Relief is coming for kids struggling with dyslexia now that Governor Doug Ducey has signed a law to help schools better identify and work with those students to excel.
Until now, there was no standardized check or response in Arizona.
Arizona is only the 15th state to create a handbook to help schools identify traits of dyslexia. The handbook also outlines changes that can be made in how these students learn like taking tests with computers rather than handwritten tests or implementing more visual lessons.
Congresswoman Jill Norgaard championed the bill after learning how many kids are often misdiagnosed and end up acting out because they can't process letters and are branded as slow learners or trouble makers.
She says 15%-20% of the population has signs of dyslexia but many people don’t figure out the issue until high school or adulthood and she wanted to change that.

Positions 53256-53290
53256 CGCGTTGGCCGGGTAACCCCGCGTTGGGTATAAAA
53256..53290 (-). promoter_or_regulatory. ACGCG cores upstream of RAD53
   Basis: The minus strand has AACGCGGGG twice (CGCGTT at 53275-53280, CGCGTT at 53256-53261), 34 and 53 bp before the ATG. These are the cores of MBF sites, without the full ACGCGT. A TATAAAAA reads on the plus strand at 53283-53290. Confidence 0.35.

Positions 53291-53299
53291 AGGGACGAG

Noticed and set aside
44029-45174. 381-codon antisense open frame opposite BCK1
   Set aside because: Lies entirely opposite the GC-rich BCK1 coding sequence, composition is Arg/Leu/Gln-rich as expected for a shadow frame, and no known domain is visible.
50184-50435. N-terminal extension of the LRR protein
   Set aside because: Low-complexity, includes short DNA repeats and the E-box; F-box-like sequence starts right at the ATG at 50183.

"When they're 3 and 4 they'll memorize things but when they get into second and third grade reading problems and story problems then we start to see a slide of the kids where they don’t understand, they can't read." said Rep. Norgaard.
The handbook lists warning signs that parents can use as well:
Student can carry conversations and follow verbal directions from a story but have trouble sounding out words and letters when they read
Trouble pronouncing syllables in longer words
Switching letters when they spell their own name
The handbook is available to every school and the state is determining how best to teach the teachers or whether to have specialists implement testing. A preschool in the Kyrene School District will be a test site as the first in the nation to start identifying the disorder at such an early age.